Who Makes Gun Oil?
There are many companies that specialize in making specific oils for guns and even more who just make oil for everything. We reccomend that you use a oil that is strictly made for guns. This ensures that the product is going to be corrosion resistant and also work as a lubrication to the internal parts of the gun. Try to stay away from the generic oil.

Brand Name Gun Oil:
Ezzox - is a total gun-care system with one product for all types of guns, including Black Powder and Bow Cams. A fine black powder cleaner as it will not affect seasoning of a muzzle loader bore.
Rem Oil – Remington Rem Oil is the most versatile gun oil you can buy. Cleans dirt and grime from exposed metal surfaces while displacing invisible moisture from metal pores. Also protects internal and external metal parts from rust and corrosion. Exclusive Teflon formula provides a thin, long-lasting film that keeps actions working smoothly by reducing metal-to-metal wear.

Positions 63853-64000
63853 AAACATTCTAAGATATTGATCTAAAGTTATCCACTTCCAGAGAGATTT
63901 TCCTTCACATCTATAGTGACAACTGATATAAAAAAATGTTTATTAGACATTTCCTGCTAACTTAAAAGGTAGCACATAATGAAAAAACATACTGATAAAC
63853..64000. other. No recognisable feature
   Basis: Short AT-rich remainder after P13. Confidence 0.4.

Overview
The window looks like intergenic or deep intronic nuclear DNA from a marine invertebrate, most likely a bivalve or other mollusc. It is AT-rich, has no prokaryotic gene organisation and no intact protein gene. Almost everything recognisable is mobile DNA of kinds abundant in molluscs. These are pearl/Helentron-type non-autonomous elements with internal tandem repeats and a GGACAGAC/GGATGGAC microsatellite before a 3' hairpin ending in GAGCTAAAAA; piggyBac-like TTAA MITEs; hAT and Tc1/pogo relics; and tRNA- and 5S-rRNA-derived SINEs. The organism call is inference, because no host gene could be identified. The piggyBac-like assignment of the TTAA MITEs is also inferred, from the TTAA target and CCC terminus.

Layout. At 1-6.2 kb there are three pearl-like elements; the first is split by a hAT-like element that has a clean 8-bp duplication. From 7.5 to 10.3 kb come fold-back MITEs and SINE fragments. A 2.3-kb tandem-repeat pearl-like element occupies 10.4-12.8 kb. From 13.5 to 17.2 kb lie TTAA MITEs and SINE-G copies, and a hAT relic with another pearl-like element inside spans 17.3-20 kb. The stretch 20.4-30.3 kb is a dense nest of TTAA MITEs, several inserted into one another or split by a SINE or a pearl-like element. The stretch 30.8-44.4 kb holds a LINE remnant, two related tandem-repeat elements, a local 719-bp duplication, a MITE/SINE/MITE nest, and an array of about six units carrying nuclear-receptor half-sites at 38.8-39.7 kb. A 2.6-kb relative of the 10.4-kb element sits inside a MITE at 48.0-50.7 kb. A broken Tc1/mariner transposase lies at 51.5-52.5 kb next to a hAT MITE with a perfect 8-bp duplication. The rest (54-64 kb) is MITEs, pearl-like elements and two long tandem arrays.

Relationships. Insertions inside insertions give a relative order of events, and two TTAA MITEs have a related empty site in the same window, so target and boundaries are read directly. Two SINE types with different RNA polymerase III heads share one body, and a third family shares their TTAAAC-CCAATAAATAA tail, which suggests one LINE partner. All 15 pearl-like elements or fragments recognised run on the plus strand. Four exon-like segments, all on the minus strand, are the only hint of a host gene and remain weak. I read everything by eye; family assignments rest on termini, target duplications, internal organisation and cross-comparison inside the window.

Hoppes #9 – Hoppe’s No. 9 remains the most widely used remover of powder, lead, metal fouling and rust available. The formula penetrates deep and rapidly for faster, easier cleaning jobs. Ultrapotent, safe and easy to use. A worldwide favorite.

Can I Use Motor Oil?
To answer the question, yes. Is it going to help prevent your gun from corrosion? No, it is not made to. I tend to stay away from this type of oil.

What About WD-40?
NO! This is a generic oil that you use for everything. It has a nasty yellow film once it dries and tends to get sticky. This of course doesn’t help the internal parts of the gun.

I am not the worldest expert on gun oil, but I do know from experiance what has worked for me.